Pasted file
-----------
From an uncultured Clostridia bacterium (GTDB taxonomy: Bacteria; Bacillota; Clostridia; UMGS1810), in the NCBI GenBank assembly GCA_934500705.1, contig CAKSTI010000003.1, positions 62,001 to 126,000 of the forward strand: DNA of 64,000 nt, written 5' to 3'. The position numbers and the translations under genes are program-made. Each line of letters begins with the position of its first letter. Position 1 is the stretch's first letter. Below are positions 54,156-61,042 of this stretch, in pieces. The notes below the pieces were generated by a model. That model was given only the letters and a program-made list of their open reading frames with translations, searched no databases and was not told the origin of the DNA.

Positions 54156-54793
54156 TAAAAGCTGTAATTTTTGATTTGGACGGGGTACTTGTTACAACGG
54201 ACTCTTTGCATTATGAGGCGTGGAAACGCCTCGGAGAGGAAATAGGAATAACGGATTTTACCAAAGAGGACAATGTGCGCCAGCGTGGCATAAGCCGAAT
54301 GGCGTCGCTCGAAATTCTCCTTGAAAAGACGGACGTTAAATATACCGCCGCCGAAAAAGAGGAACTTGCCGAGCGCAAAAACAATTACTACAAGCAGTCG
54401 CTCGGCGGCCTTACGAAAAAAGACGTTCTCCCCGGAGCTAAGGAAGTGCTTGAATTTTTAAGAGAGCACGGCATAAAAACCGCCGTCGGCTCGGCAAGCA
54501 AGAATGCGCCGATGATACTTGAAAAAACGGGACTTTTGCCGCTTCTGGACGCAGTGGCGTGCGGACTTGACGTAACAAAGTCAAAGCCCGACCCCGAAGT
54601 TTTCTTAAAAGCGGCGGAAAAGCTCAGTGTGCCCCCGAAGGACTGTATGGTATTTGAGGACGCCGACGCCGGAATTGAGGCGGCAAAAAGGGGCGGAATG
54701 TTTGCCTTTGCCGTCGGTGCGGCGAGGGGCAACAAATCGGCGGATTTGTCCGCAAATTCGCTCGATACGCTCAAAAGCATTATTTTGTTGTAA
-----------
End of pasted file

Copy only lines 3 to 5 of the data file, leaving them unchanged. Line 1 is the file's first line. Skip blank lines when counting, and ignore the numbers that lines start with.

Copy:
54156 TAAAAGCTGTAATTTTTGATTTGGACGGGGTACTTGTTACAACGG
54201 ACTCTTTGCATTATGAGGCGTGGAAACGCCTCGGAGAGGAAATAGGAATAACGGATTTTACCAAAGAGGACAATGTGCGCCAGCGTGGCATAAGCCGAAT
54301 GGCGTCGCTCGAAATTCTCCTTGAAAAGACGGACGTTAAATATACCGCCGCCGAAAAAGAGGAACTTGCCGAGCGCAAAAACAATTACTACAAGCAGTCG